Employment and labour minister, Thulas Nxesi, recently published a new directive focusing on COVID-19 in the workplace. The directive includes reference to the vaccine and the process companies need to follow if they plan to make the vaccine mandatory.
The directive gives an employer 21days to decide on whether it intends to make vaccination mandatory, taking into account the operational requirements of the workplace. Should the employer decide to make vaccinations mandatory, this must be included in their COVID-19 plan, along with how this will be implemented when the vaccines become available. It must be noted that given the phased nature of the National Vaccination Programme an employer may only make it a requirement once the employee becomes eligible under the programme for vaccination and has been registered on the Electronic Vaccination Data System and given a date for vaccination.
If the employer decides to make vaccination mandatory, they need to update their risk assessments and identify which of their employees will be required to be vaccinated. In determining this, the employer must identify those employees whose work poses a risk of transmission or risk of severe COVID-19 owing to their age or health status. Workers who work from home or who do not come into close working contact with other workers, or the public, are low risk and would not necessarily need to be part of the mandatory vaccination programme.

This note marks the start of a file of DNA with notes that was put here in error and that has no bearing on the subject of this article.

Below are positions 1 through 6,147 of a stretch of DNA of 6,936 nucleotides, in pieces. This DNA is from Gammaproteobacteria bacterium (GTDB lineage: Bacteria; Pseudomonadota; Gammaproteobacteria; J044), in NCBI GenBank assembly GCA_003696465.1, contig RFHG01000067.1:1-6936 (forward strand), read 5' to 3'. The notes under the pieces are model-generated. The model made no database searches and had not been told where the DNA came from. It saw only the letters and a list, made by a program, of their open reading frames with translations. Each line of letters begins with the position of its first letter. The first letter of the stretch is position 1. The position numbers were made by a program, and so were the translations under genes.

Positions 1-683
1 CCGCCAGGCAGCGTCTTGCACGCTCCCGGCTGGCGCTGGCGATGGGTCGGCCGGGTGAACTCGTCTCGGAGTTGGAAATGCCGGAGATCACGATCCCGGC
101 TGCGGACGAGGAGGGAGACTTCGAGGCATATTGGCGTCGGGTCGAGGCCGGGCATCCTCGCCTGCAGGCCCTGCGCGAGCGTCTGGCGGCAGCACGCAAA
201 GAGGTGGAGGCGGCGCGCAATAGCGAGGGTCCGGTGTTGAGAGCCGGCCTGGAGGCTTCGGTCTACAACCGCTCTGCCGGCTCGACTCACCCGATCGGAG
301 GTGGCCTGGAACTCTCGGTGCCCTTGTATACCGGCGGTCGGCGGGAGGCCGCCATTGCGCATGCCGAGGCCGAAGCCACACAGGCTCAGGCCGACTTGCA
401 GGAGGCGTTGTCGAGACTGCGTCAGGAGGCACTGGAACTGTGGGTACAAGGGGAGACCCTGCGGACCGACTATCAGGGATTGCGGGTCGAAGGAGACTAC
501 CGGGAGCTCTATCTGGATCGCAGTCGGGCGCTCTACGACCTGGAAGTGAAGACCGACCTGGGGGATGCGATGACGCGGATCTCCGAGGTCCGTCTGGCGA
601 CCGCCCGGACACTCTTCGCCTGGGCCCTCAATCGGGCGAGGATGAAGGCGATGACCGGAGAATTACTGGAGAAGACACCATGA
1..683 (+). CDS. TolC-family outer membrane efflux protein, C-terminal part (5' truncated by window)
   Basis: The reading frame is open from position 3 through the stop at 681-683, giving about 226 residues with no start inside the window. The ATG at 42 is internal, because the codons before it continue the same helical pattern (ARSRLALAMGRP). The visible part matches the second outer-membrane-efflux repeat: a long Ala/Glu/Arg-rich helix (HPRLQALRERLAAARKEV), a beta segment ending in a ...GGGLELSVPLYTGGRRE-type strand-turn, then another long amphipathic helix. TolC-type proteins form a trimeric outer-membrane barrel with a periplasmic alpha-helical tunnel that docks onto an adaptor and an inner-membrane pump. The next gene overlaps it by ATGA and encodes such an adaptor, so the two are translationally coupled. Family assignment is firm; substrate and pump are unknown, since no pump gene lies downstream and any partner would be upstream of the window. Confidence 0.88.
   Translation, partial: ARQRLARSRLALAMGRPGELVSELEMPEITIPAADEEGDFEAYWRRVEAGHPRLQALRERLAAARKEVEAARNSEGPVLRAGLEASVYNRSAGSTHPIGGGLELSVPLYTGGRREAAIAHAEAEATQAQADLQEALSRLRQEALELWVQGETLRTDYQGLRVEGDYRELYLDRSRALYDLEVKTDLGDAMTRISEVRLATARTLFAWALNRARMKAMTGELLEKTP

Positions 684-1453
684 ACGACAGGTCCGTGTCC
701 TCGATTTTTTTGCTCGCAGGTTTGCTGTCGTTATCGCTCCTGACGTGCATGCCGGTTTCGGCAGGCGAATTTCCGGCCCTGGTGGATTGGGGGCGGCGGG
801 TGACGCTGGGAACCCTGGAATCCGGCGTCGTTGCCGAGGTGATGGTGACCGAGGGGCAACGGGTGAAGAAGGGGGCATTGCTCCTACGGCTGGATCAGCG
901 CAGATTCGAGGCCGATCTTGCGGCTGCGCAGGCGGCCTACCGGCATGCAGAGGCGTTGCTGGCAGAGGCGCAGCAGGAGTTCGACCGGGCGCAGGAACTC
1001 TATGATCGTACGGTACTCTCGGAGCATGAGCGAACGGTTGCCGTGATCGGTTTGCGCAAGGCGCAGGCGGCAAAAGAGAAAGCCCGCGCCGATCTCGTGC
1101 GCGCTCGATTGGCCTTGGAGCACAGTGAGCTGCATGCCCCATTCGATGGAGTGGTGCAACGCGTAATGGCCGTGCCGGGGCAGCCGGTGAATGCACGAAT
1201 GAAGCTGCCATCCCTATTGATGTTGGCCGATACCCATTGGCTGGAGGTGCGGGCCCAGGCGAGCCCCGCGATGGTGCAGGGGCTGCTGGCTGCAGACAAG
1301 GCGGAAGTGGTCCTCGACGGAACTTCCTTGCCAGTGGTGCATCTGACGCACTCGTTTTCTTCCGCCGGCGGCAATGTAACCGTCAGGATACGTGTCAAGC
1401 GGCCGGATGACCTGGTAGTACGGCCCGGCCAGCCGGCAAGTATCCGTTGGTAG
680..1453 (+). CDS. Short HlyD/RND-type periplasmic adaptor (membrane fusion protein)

Employers are required to provide workers with information raising awareness about the nature of vaccines used in the country, benefits of the vaccine, contraindications, and the nature of any risk or side effects of the vaccine. Employees must also be given administrative support to assist them in registering on the electronic vaccine data system registration portal for COVID-19.
Employees must be given paid time off to vaccinate, provided they can provide proof of vaccination, and if an employee suffers side effects as a result of a vaccine and is unable to attend work, the employee is entitled to paid sick leave. The employer may accept a vaccination certificate issued by an official vaccination site in the absence of a medical certificate as proof of incapacity.
When making a decision around the vaccine, employers must also take into consideration its general duties in terms of the OHS Act, to provide a working environment that is safe and without risk to the health of its employees and persons other than those in its employment who may be directly affected by its activities.
The directive states that employees still have a right to refuse the vaccine on constitutional or medical grounds and that the employer must take into consideration the rights of employees to bodily integrity and the right to freedom of religion, belief and opinion when developing and implementing the plan mentioned above. In the instance of a refusal to vaccinate, the employer should counsel the employee, and if requested, allow the employee to seek guidance from a health and safety representative, worker representative, or trade union official; refer the employee for medical evaluation should there be a medical ground for refusal; and if necessary, take steps to reasonably accommodate the employee in a position that does not require the employee to be vaccinated.
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